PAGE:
By the end of the class, one student told me it was the best class he ever had. Bananas. I was hooked. And sought out ways to leverage my talent.
Many years later, people tell me all the time – Malla I want to build a business using my talents. I get it. But it’s hard to figure out what to do when you are getting started.
What makes it difficult?
- Time – how do you find the time to do the research and get customers?
- Money – Sure you could work with 500 people on your first day if you had an advertising budget for 2 million
- Too few mentors – geeez this isn’t working but who can genuinely help me?
And the biggest one of all – The naysayers who doubt you can build a business using your talents.
So what do you do?
Check out my suggestions in my first post.
We are not going after perfection here. But you need a plan. So have fun with your strategy day first and then come back to Step #2 and #3.
You’d rather be DOING your business than:
- developing your marketing strategy;
- figuring out your target market, ideal client, most fantabolous client avatar
- coming up with ideas for how to spread the word about what you do or
- creating strategies why YOU are the business that people should remember.
You got started in business because you love to DO something. And you are probably pretty good at what you DO.
But somewhere along the way, you realized that people might need to know what you DO. Outside of the three people on your email list and your family. But you are realizing how HARD it is to both DO your business and tell people what you DO.
I am still searching for the balance between the two. But in the interim, let me give you some steps to get started and make it easier. Yes, this can really happen for you. So read below.
I was chatting with a client recently about new products that she wanted to launch. She was so pumped because she just knew the products could really help her customers. Her enthusiasm was contagious. I couldn’t help but get jazzed with her.
And then I started thinking. Is this really where she should spend her time to grow her business brand? How does she launch her business AND get her marketing off the ground? How does everything move from the idea stage into into cash flow?
Please be clear – I get really jazzed when I hear my clients talk about new business ideas and launches. I know it’s embedded in your life mission and purpose. And there is nothing I want more than to support that.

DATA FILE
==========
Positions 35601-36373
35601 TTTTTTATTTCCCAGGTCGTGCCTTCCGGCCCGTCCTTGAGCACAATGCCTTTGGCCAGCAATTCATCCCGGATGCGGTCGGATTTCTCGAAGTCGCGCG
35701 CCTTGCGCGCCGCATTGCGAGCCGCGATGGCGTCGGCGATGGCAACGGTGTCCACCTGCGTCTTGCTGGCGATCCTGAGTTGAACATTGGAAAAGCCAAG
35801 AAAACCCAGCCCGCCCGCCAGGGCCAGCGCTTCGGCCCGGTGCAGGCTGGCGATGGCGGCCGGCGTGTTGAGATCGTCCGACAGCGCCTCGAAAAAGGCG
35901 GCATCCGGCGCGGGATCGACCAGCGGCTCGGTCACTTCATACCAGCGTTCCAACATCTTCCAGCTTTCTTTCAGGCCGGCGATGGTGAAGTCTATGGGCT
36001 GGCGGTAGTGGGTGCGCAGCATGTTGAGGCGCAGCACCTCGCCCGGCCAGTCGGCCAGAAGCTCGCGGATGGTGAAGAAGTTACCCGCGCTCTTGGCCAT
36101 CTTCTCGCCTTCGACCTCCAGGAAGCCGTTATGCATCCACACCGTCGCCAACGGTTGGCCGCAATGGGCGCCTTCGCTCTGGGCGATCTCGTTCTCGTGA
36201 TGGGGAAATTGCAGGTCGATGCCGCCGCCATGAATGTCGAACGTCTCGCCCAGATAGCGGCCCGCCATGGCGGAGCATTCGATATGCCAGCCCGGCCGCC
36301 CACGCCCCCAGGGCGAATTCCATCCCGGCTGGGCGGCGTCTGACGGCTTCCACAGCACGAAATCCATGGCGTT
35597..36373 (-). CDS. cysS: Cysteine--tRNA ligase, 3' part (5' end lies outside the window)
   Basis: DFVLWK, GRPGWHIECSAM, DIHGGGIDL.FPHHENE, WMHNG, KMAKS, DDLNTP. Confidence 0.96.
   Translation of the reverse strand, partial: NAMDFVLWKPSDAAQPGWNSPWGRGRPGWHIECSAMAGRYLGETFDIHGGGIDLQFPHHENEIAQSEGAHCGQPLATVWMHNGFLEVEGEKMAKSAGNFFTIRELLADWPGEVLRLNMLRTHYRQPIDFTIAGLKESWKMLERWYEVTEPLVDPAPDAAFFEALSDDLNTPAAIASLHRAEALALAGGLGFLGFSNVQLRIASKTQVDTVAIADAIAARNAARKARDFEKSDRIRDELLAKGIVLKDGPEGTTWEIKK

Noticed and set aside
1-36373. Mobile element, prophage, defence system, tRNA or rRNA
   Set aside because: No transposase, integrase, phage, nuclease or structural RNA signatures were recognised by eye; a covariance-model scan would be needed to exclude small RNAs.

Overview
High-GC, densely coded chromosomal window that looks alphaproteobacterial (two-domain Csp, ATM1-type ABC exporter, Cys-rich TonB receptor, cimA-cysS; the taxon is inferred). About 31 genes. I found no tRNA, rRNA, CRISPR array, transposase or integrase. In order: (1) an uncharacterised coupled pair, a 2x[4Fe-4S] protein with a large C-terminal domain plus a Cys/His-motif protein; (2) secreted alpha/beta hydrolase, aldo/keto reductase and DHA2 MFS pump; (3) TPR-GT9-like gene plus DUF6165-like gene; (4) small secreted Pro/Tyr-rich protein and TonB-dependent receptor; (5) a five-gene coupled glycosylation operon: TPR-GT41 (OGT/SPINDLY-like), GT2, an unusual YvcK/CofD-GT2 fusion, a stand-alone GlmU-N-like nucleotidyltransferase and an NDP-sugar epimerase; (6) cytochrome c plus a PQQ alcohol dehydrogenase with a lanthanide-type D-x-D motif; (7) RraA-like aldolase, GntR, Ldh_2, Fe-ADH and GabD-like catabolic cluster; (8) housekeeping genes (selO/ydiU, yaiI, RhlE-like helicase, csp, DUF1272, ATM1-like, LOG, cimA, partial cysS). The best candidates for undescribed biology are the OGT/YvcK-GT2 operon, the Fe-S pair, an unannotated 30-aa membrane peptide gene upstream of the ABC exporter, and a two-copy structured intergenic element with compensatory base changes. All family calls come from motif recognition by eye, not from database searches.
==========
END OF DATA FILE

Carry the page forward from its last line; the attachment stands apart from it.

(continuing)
But my job is to listen carefully to what my clients are not saying and address areas that could turn up and create disasters with a launch – ie lost money, no money, bad positioning.
So we took a step back and I started asking her questions about the products. Like how she could spread the word via social media, her newsletter, in person events, etc.
And that started to get the real heart of the question:
Think you have what it takes to start a business? Of course you do. But you need to examine a lot more than just the traditional check lists for your business plan or your ability to display some highly hyped entrepreneurial characteristics.
For example, how is your health? Yup. Bet you didn’t think that one was so important so do an assessment of your fitness, daily eating habits and overall wellness.
Also how are your relationships? How is your personal life? And don’t be too quick to brush this off as this can be a key touch point to gauge your future success.
Don’t hold judgment on me that I was in the liquor store shopping. I live with a toddler at home. lol
Without batting an eye, the clerk came from behind the counter and shared with the customer that she would search the inventory and see if she had something that would suit her taste. She kept talking with the customer about the types of liquors she preferred, her favorite vodkas, the best mixed drink she had, the worst drinks she had tasted, who she was buying the vodka for, etc.
Not once did she ask the question I had on my tongue – PINK BUBBLEGUM VODKA? Are you kidding me?